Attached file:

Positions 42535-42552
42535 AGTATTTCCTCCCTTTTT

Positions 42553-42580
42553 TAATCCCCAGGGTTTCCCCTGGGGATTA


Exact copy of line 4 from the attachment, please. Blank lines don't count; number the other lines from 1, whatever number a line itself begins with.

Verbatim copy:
42553 TAATCCCCAGGGTTTCCCCTGGGGATTA